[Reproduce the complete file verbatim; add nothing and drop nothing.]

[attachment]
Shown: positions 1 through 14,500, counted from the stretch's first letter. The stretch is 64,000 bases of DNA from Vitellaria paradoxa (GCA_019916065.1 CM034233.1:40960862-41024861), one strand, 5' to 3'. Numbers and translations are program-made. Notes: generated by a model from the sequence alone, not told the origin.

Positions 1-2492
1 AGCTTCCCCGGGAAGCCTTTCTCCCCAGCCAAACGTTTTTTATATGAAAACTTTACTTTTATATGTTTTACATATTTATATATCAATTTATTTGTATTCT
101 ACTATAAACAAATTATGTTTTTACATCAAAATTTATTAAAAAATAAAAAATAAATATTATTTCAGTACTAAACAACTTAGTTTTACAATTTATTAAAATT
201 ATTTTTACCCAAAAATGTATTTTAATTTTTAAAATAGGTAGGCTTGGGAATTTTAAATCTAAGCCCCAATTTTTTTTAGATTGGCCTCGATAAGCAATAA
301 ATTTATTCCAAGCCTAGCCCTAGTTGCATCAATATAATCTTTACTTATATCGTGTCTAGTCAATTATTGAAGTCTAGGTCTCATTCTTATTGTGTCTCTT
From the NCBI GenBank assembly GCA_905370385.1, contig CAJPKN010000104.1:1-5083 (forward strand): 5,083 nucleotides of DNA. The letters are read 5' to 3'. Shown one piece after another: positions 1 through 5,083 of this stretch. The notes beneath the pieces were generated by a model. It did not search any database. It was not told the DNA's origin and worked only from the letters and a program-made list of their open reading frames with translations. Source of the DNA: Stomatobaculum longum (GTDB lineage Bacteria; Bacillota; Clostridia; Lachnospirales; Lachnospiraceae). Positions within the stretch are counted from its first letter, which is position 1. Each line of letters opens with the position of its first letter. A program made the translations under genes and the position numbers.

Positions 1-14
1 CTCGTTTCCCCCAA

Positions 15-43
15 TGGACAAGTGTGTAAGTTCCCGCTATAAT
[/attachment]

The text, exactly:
Shown: positions 1 through 14,500, counted from the stretch's first letter. The stretch is 64,000 bases of DNA from Vitellaria paradoxa (GCA_019916065.1 CM034233.1:40960862-41024861), one strand, 5' to 3'. Numbers and translations are program-made. Notes: generated by a model from the sequence alone, not told the origin.

Positions 1-2492
1 AGCTTCCCCGGGAAGCCTTTCTCCCCAGCCAAACGTTTTTTATATGAAAACTTTACTTTTATATGTTTTACATATTTATATATCAATTTATTTGTATTCT
101 ACTATAAACAAATTATGTTTTTACATCAAAATTTATTAAAAAATAAAAAATAAATATTATTTCAGTACTAAACAACTTAGTTTTACAATTTATTAAAATT
201 ATTTTTACCCAAAAATGTATTTTAATTTTTAAAATAGGTAGGCTTGGGAATTTTAAATCTAAGCCCCAATTTTTTTTAGATTGGCCTCGATAAGCAATAA
301 ATTTATTCCAAGCCTAGCCCTAGTTGCATCAATATAATCTTTACTTATATCGTGTCTAGTCAATTATTGAAGTCTAGGTCTCATTCTTATTGTGTCTCTT
From the NCBI GenBank assembly GCA_905370385.1, contig CAJPKN010000104.1:1-5083 (forward strand): 5,083 nucleotides of DNA. The letters are read 5' to 3'. Shown one piece after another: positions 1 through 5,083 of this stretch. The notes beneath the pieces were generated by a model. It did not search any database. It was not told the DNA's origin and worked only from the letters and a program-made list of their open reading frames with translations. Source of the DNA: Stomatobaculum longum (GTDB lineage Bacteria; Bacillota; Clostridia; Lachnospirales; Lachnospiraceae). Positions within the stretch are counted from its first letter, which is position 1. Each line of letters opens with the position of its first letter. A program made the translations under genes and the position numbers.

Positions 1-14
1 CTCGTTTCCCCCAA

Positions 15-43
15 TGGACAAGTGTGTAAGTTCCCGCTATAAT